Putting "You Suck" In Perspective

Yesterday, my girlfriend and I were discussing the culture of online commenters. Specifically the phenomenon of how they usually take on one of two tones: “This is the greatest thing ever!” or “I hope you contract feline leukemia for this!” If you look at the YouTube comments for a baby giggling or a dog catching a Frisbee, you will witness more racial and homophobic slurs than you ever imagined could be directed at a dog and/ or baby.

For a long time, we discussed the improbable vitriol that people level against each other online. Personal attacks from people who don’t know each other. Vicious professional critiques from folks with no background in the field they’re commenting on. It’s easy to say brutal things anonymously about people you’ve never met. There are no consequences. My girlfriend mentioned how frustrated she is that so many people tear down the work of others without considering the value it has to others or the time it took to create it. She’s baffled by people who criticize without ever creating.

I earn most of my living as a standup comedian. Despite the popular conception of standup comedy, hecklers are not common. Most of the time, when someone speaks out of turn, it’s just because they’re drunk or caught up in the excitement of the show. It is rare to get someone saying something intentionally disruptive, especially with animosity.

The internet, however, is a different story. Take a chunk of material that has been performed hundreds of times in front of thousands of people. A bit that has never, ever elicited so much as a single legitimate “Boo!” Throw that same material up on YouTube and just watch the deluge of ad hominem attacks begin. Sure, it’s good to know when material doesn’t resonate with an audience, but is it really necessary for anonymous commenters to critique the fashion choices and facial features of a performer? Probably not.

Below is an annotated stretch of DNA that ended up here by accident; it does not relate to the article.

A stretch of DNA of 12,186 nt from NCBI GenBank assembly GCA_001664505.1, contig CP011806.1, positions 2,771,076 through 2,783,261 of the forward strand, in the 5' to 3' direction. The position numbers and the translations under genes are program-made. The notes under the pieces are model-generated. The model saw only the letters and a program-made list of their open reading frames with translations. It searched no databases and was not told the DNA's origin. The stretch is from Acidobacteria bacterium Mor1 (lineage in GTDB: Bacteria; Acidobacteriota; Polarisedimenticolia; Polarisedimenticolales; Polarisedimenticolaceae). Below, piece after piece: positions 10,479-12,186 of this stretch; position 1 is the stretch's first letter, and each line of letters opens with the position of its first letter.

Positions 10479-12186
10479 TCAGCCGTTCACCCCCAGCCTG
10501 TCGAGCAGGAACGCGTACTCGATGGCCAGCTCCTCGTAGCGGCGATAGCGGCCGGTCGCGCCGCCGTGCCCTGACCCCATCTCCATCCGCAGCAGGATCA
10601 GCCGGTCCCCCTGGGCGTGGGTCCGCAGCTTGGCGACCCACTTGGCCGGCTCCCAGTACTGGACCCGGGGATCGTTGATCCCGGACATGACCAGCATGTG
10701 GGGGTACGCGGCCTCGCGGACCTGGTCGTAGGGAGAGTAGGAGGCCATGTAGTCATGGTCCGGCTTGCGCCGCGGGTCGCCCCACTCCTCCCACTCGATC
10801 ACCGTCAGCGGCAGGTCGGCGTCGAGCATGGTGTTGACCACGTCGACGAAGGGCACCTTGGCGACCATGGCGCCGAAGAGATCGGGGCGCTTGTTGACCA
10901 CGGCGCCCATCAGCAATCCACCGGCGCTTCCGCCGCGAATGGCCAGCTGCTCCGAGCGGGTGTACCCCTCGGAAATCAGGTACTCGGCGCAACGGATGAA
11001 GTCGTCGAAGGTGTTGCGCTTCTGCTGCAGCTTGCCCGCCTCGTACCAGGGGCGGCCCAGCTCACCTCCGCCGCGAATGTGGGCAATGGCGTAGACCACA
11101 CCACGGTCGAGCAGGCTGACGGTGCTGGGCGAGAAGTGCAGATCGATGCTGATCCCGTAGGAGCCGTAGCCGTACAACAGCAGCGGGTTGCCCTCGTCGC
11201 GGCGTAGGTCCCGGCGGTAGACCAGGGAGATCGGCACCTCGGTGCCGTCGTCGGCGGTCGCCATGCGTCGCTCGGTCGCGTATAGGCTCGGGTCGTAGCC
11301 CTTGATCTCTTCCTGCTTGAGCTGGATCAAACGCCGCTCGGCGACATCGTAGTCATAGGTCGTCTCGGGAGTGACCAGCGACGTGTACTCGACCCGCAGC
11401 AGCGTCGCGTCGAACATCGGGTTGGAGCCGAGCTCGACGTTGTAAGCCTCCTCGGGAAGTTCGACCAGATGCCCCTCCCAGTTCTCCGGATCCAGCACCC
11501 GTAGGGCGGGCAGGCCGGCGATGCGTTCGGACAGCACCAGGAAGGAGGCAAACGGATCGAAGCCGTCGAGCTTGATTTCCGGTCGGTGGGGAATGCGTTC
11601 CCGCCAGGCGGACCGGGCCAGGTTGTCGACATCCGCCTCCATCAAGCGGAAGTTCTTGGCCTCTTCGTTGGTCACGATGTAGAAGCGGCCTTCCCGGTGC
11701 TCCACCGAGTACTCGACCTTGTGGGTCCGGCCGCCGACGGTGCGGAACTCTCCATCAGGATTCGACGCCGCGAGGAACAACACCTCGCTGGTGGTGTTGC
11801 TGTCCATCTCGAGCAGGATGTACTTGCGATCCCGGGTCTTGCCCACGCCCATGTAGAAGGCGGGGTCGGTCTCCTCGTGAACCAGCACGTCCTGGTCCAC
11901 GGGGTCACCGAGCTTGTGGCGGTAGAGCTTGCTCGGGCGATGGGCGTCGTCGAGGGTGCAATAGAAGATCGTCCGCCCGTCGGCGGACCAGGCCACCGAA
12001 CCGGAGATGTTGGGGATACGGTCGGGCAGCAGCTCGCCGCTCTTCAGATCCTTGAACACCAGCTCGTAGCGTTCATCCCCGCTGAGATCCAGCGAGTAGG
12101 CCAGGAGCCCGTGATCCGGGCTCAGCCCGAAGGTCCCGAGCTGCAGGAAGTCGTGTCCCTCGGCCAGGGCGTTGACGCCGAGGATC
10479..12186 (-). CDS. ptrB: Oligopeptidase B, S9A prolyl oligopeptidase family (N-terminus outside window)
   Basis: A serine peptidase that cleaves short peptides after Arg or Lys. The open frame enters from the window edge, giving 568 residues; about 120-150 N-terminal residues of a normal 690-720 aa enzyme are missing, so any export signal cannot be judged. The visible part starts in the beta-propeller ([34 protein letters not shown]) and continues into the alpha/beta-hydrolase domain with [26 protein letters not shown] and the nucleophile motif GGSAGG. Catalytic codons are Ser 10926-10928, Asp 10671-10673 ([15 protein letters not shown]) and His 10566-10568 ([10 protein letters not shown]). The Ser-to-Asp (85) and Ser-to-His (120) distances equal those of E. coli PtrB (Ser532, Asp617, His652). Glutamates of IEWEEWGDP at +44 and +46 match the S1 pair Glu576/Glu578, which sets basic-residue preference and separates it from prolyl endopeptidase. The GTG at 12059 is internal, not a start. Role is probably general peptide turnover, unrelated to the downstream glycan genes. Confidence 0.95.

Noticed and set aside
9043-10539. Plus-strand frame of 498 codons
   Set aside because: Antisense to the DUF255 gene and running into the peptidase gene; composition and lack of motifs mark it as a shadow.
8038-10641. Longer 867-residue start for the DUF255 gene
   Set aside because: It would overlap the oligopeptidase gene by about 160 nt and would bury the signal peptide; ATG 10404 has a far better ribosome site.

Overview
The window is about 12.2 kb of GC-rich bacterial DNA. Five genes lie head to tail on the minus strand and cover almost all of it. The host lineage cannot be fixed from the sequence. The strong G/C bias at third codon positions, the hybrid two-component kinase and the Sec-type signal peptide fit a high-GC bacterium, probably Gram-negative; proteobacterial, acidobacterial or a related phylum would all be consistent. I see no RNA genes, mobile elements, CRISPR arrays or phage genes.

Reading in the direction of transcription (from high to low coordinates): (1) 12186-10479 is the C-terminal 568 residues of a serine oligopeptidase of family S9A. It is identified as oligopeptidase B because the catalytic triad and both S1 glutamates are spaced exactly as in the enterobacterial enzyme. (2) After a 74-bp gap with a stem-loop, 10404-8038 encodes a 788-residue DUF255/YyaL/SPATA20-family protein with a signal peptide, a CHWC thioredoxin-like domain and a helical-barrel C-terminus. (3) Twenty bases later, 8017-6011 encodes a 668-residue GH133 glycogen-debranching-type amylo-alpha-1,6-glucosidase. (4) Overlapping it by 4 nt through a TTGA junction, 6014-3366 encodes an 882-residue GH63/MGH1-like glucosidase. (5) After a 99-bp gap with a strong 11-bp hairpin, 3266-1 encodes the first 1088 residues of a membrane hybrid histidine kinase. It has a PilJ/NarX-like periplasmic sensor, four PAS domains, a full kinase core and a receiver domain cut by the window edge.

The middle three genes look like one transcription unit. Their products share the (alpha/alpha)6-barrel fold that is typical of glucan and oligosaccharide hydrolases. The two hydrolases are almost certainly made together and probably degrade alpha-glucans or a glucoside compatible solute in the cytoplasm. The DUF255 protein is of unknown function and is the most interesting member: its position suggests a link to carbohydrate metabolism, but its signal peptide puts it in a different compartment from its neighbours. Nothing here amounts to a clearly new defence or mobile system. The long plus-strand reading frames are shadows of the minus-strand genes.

I’m an adult human. It’s not going to ruin my day when someone writes: “Not funny.” or “Yur bald.” Especially because it’s easy to write the commenters off as a brigade of shut-ins who take breaks between Skyrim sessions to raid their moms’ fridges and write mean things about anyone whose comedy clips pass across their browsers. That’s what I tell myself, anyway.

Last night, after our conversation, my girlfriend and I went to the Prudential Center in Newark, NJ to watch the Boston Bruins play the New Jersey Devils. (Those are two hockey teams. You probably knew that, but maybe not.) The arena was not full. Lots of the more expensive seats closer to the ice remained empty even midway through the first period. Still, there were probably eleven thousand people in attendance.

Almost twenty minutes into the game, Petr Sykora of the Devils scored against Bruins goaltender Tim Thomas, making the score 1-0 in favor of New Jersey. (Sorry for all the sports talk, people of the internet. I know it’s not really your thing. I’ll get to the point.) The arena erupted. Lights. Sirens. Cheering. “Rock and Roll Pt. II” by Gary Glitter blared over the speakers. We all know it as the song with the world’s simplest lyrics: “Duh da dat du da dadadada… HEY!” It’s one of the most popular tunes ever written by a guy with a child pornography conviction, but that’s beside the point.

After the entire crowed shouted “HEY!” the fans, in unison, tacked on an unscripted “YOU SUCK!” Not just once. Each time the “HEY!” came around. That’s four-ish cries of “YOU SUCK,” followed by an additional “BOSTON SUCKS!” as the song faded out.

Wow.

We like to think of professional athletes as herculean figures beyond the reach of criticism from the common man and woman. Sports talk radio gives the average citizen a chance to vent about his/ her frustrations with Local Sports Team, but only regular callers are delusional enough to believe that coaches, players, managers, or owners would ever listen to their complaints. Most people understand that it’s just entertainment.